In the framework of the Erasmus+ project I-DECIDE, a new report gathers information about the global situation of Supported Decision Making. The report reflects particularly on the support perspective and the day to day practice in the areas of personal finances, healthcare and consumer rights.
Article 12 of the United Nations Convention on the Rights of Persons with Disabilities (UNCRPD) acknowledges the right of persons with disabilities to enjoy legal capacity on an equal basis with others in all aspects of life. In line with this principle, Supported Decision Making (SDM) represents an alternative to guardianship or other types of substituted decision making. This shift is fundamental to advancing towards the real inclusion of persons with disabilities into society.
There are still big differences in the implementation of the UN CPRD around the world. Specifically, in terms of SDM, this still lags behind the adoption of other parts of the Convention. Most EU countries have passed laws and reforms to embed (to some extent) the principles of article 12 UNCRPD, but very few of them include provisions that refer specifically to a support perspective. The new paradigm seems be slowly becoming acknowledged. However, comprehensive legal reforms and more practical guidance are needed to speed up the adoption of Supported Decision Making principles.
The I-DECIDE report contains an overview of promising practices and policies that can help to produce such practical guidance. It also reflects on the change management process that three service providers’ organisations experienced when implementing the SDM paradigm in their organisations.
The way forward: I-DECIDE Decalogue
Even though some countries have achieved significant advances in this field, a clear majority of changes are focused exclusively on the more complex legal decisions such as marital status or place of residence. There is a clear gap between the protective measures for such important ‘high-level’ decisions, and those related to daily routines that greatly affect a person’s life and the work of support services. In this context, the I-DECIDE partners have produced a set of 10 recommendations that can contribute to the development of empowering and supportive decision-making mechanisms: person centred planning, experiential learning, lifelong approach, training for families, personal budgets, sustainable funding for service providers, informal networks of support, specialisation of support and development of ICT-based solutions facilitating the implementation of SDM mechanisms, integral support and support networks for the supporters. Of course, the introduction and development of the Supported Decision Making principles must be supported by first adjusting the laws to promote and establish this approach as the only one legally valid. And these legal frameworks need to strongly consider the continuum of support.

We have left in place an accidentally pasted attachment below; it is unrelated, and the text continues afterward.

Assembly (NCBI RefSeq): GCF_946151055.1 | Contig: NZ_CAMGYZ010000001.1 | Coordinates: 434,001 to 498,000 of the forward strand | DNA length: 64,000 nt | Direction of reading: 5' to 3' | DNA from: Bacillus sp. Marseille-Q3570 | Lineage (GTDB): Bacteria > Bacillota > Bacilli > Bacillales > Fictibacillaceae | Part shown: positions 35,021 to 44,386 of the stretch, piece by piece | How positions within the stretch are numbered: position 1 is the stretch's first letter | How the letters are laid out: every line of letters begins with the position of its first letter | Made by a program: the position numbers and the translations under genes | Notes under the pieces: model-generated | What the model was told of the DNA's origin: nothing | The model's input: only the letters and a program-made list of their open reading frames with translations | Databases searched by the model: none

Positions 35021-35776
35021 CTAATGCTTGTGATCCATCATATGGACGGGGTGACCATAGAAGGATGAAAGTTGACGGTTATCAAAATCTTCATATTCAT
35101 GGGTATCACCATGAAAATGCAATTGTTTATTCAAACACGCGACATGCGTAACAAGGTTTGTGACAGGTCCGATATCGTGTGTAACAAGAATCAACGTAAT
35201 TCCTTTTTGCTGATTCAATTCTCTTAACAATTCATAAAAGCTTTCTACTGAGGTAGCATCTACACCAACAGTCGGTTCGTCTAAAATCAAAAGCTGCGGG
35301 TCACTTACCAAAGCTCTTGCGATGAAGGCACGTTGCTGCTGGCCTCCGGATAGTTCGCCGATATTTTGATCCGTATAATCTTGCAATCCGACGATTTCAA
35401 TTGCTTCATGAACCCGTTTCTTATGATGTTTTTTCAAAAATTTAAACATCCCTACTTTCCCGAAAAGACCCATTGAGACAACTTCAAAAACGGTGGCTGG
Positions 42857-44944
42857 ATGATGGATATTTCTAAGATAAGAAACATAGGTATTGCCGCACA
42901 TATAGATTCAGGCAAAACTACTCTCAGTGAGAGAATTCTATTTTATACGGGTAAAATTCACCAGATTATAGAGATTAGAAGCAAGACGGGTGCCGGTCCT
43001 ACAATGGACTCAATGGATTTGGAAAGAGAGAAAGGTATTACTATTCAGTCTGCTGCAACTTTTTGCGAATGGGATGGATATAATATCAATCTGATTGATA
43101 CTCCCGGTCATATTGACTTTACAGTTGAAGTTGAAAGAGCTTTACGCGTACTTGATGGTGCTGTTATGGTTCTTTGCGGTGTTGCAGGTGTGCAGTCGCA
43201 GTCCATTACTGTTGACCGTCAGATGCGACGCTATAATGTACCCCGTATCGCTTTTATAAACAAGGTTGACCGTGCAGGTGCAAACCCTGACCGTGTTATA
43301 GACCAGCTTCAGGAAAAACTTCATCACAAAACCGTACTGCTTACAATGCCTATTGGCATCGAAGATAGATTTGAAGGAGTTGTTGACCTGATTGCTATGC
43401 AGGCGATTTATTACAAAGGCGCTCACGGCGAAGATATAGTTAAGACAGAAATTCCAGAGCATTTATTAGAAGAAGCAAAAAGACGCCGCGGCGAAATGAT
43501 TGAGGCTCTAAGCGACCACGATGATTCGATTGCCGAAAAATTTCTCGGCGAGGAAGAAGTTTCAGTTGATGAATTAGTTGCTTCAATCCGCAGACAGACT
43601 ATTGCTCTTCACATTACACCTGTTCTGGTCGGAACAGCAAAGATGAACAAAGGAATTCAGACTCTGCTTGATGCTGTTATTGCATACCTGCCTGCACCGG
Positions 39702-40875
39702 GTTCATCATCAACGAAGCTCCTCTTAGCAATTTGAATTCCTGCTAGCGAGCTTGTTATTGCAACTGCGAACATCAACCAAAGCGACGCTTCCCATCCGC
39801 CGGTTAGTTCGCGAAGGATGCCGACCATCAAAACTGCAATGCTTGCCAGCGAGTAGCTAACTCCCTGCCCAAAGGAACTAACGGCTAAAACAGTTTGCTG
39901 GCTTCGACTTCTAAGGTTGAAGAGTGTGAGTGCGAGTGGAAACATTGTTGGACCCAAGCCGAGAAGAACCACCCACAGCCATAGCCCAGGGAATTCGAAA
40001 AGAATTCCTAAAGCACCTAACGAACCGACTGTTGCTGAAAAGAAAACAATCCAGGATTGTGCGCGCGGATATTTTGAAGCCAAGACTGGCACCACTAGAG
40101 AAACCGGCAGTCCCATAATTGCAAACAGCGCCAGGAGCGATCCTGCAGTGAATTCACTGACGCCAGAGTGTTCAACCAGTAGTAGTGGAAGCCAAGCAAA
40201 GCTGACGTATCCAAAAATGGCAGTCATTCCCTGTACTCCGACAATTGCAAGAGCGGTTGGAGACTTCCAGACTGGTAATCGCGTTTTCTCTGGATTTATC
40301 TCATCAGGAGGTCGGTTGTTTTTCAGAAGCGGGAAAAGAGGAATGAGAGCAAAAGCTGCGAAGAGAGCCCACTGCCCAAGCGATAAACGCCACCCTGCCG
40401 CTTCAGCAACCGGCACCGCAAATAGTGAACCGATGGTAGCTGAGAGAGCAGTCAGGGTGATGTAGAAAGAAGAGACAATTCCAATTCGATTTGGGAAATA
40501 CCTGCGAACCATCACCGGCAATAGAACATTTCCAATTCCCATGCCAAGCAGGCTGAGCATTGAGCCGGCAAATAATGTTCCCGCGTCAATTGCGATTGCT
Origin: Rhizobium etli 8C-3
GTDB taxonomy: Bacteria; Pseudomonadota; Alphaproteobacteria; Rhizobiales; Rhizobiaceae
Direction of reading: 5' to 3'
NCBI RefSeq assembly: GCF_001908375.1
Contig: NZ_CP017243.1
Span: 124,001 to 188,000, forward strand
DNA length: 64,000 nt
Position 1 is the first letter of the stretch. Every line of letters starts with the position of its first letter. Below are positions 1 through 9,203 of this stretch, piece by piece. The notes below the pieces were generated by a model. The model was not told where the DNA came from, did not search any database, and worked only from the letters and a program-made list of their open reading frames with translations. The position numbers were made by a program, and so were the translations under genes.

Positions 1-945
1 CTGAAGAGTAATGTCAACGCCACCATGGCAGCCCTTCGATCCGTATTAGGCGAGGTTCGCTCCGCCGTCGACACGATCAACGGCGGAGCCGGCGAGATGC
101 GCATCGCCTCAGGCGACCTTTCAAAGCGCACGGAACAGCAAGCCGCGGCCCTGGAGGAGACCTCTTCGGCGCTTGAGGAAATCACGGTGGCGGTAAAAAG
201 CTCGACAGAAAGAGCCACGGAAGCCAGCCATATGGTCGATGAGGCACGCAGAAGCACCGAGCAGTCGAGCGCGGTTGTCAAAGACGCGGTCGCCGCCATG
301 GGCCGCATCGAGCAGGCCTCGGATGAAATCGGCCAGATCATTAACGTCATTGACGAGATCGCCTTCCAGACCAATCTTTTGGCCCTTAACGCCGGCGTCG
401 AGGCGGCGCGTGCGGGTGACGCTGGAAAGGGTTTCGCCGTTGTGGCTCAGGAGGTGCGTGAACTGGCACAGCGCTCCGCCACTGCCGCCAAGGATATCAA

The full report (available in English) can be consulted here.
For more information, please contact Carmen Arroyo de Sande, EASPD Development Manager (email@example.com )
Note to editors
I-DECIDE is an Erasmus+ funded project (running from October 2017 until March 2020) addressed to help adults with intellectual disabilities to make supported decisions in the areas of personal finance, healthcare and consumer rights.
The project seeks to advance the implementation of article 12 of the United Nations Convention on the Rights of Persons with Disabilities (UN CRPD) through the promotion of Supported Decision Making (SDM), a tool that allows people with disabilities to retain their decision-making capacity by choosing supporters to help them make choices. I-DECIDE wants to develop practical guidance for the supporters to be able to help the person with a disability understand, consider, and communicate decisions, fully respecting the wishes and preferences of the individual.
The project is led by SUPPORT Fundació Tutelar de les Comarques Gironines and has partners in Belgium (EASPD), Finland (KVPS), Greece (Margarita), Spain (FCAE) and the UK (SCT).